Whether they are found or made, autonomous sculptural objects or relics of a past performance, Beuys' objects exist in a metaphoric field--on a continuum of fluid connections and associations from which metaphors emerge and radiate. In speaking of his work Rubberized Box (1957), Beuys elucidates the passage from personal experience to a more fundamental and universal human experience that is paradigmatic of his work on the whole.

While his comments about Rubberized Box were made at a later date, they suggest that he was already beginning to develop an alternate approach to sculpture--one that was deeply personal, introspective, and that would bring about the evolution of his Theory of Social Sculpture. His theory conceptualized the passage of things (raw material) from a chaotic, undetermined state to a determined, ordered state through the molding process of sculpture. Just as language and semantics give form to thoughts and determine how we understand one another, so does the principle of creativity manifest in artistic practice (the molding process of sculpture) and act as a model for the inherently creative aspects of all social processes. This is the essence of his Theory of Social Sculpture which was the modus operandi of his life-long artistic project.

Materials and objects were "effectual tools" employed by Beuys to clarify his Theory of Social Sculpture. He saw art as a parallel "solution" between two poles: between soft, organic forms and hard, crystallized forms. Such physical matter, or sculptural material, has parallels to thought, which can exist in these polar states and which must be creatively manipulated and transformed. The process of finding the solution between the two poles brings about the "evolutionary step towards a new kind of freedom."

For Beuys, objects always had physical and metaphorical dimensions that extended to the quotidian. The primary aspect of an object lay in its elemental materiality. In Beuys' "system" an object is always a metaphor of something that transcends matter. The genesis of meaning through this paradigm of material to metaphor is a hallmark of his work. Meaning is generated through movement along a series of metaphoric levels: from the elemental material (fat), to the physical state (liquid/solid), to the conceptual (organic/crystalline), to finally, the creative implications embodied by this process as a model for creative solutions--or, "evolutionary step to new freedom"--to problems in all spheres.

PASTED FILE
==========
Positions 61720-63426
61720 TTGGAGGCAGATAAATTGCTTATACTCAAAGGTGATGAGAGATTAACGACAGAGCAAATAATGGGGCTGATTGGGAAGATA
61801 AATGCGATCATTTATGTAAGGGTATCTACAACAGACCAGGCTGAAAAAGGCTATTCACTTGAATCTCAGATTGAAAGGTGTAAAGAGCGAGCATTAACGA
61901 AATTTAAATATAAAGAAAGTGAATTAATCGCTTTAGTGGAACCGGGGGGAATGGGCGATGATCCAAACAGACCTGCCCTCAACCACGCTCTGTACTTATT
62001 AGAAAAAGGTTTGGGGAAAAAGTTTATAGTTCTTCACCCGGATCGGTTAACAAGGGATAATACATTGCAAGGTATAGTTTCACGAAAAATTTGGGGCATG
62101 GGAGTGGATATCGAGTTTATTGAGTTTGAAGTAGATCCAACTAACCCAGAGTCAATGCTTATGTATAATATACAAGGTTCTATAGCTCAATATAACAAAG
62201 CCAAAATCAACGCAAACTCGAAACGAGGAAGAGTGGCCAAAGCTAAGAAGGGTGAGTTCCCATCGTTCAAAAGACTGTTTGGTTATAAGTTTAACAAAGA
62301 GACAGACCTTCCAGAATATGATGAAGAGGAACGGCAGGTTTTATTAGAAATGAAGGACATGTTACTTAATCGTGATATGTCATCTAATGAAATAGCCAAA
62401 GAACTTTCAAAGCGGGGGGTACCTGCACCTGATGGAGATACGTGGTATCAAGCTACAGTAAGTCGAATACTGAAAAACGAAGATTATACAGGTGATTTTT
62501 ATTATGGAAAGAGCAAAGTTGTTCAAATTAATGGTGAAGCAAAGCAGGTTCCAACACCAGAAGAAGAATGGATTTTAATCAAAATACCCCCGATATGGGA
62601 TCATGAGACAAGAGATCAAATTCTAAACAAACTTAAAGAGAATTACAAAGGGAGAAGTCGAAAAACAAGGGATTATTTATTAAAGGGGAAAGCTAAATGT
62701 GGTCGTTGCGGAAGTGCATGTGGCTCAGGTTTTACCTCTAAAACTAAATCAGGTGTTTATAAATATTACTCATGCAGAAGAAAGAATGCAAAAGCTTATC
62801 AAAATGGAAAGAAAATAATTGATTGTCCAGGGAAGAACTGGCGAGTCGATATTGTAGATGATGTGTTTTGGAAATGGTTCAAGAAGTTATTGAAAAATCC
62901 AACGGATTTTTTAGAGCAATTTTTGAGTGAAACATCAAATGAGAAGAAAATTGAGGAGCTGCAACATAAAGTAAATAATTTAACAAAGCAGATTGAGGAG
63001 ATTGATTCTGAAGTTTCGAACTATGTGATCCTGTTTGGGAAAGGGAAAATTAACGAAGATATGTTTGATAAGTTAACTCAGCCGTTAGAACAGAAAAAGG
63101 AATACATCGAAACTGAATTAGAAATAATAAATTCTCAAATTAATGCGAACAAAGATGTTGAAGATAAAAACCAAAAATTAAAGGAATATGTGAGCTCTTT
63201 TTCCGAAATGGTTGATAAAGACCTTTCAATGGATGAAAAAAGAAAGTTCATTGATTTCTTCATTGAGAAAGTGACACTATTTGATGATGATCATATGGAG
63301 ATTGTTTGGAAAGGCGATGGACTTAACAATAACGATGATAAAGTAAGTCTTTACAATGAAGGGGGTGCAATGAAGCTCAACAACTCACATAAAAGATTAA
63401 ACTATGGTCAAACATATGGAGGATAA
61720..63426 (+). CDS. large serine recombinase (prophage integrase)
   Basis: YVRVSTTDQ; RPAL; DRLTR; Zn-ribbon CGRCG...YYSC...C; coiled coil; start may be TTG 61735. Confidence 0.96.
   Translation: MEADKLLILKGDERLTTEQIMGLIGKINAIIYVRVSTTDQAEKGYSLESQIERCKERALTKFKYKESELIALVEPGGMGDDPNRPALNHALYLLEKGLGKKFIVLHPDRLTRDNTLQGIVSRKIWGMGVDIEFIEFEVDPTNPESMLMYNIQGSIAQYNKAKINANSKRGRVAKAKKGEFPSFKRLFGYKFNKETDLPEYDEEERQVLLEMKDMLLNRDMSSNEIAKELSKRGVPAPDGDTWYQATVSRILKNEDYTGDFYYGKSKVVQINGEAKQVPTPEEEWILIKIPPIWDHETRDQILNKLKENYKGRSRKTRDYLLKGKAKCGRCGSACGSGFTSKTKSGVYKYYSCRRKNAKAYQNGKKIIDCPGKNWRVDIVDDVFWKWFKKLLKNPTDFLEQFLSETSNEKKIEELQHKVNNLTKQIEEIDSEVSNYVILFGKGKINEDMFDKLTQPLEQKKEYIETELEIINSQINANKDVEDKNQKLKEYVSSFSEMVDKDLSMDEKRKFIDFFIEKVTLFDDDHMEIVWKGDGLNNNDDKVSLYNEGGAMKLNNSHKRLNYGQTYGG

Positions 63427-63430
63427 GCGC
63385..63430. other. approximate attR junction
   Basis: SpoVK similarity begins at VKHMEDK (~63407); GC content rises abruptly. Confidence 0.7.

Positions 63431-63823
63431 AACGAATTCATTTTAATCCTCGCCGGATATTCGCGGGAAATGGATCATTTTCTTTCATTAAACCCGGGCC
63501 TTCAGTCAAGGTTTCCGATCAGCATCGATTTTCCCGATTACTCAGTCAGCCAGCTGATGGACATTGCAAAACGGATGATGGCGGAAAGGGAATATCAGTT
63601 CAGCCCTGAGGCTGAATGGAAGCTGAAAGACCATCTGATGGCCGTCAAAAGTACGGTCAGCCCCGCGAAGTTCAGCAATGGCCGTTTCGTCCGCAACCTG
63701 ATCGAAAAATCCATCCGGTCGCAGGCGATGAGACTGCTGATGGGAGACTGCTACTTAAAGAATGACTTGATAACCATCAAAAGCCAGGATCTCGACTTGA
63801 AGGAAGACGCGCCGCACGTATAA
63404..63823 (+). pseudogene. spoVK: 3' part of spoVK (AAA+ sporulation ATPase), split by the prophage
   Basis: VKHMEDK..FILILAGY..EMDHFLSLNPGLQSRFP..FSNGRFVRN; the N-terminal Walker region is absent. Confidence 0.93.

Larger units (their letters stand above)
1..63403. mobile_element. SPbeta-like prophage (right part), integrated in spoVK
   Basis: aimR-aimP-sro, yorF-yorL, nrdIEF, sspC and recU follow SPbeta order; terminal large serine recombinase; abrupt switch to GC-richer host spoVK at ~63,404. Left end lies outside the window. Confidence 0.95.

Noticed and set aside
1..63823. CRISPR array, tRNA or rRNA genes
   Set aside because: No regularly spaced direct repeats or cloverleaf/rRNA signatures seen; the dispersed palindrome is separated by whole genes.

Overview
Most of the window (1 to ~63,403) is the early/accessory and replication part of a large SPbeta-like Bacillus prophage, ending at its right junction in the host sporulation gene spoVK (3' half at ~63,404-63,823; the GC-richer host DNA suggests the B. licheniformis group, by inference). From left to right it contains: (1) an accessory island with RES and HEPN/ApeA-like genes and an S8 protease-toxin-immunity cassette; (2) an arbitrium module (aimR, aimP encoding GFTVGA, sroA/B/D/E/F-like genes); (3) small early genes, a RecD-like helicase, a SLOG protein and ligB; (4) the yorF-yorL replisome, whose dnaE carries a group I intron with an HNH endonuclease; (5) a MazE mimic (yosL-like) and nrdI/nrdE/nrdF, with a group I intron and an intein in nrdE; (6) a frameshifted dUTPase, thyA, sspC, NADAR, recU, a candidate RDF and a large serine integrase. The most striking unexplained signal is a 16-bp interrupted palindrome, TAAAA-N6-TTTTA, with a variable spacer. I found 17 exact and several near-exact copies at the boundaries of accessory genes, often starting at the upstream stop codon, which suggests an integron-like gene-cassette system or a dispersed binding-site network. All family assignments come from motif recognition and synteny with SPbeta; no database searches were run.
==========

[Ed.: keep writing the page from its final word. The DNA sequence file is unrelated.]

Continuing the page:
In many contexts, the material stands alone, as fat, as felt, but it is also an exemplification of the physical qualities inherent in the material: solid fat is firm, yet pliable. It contains nourishment and kinetic energy--hence fat denotes a potentially nourishing/healing/resolving force. Thus, for Beuys, an immense metaphoric significance lay between fat in its solid and liquid states. Ultimately, fat is a metaphor for the potential for change and the release of creative energy.

Likewise, felt exemplifies materiality, density, entanglement while it connotes the properties of insulation and protection. But the material and physical qualities of felt contain broader social implications: the fibers of felt, consisting of a pressed mass of animal hair or wool, become so intertwined through the transformative process of construction as to be inseparable. This material construction is analogous to "the social dimension of humanity, man in his milieu. He cannot cast off his communal bonds; he cannot defend himself against the dangers of life and develop his potential alone."[16]

Often, too, his objects carry a relatively consistent meaning from context to context, that is, between objects, or between actions. The object, or image, of the stag and the hare signify gender, and the intuitive power of animals. These metaphors remain consistent, albeit never finite. For example, the hare appears in various contexts: the image of a hare may appear in a drawing, or hare's blood may be used as material, a dead hare may be used as a prop in an action, or the hare may be absent from the work except as cryptically inscribed as in the title of the work Hare's Grave. While the specifics shift from context to context, the hare consistently signifies biology and gender ("female principle"), the intuitive power and intelligence of animals, the process of burrowing underground, and the Earth, and/or death as a source of regeneration and redemption. In contrast, Fluxus objects did not function as a source of metaphor. Instead, they existed on a literal level--props that served the playful and irreverent purpose of the moment, in a performance or as part of a multiple.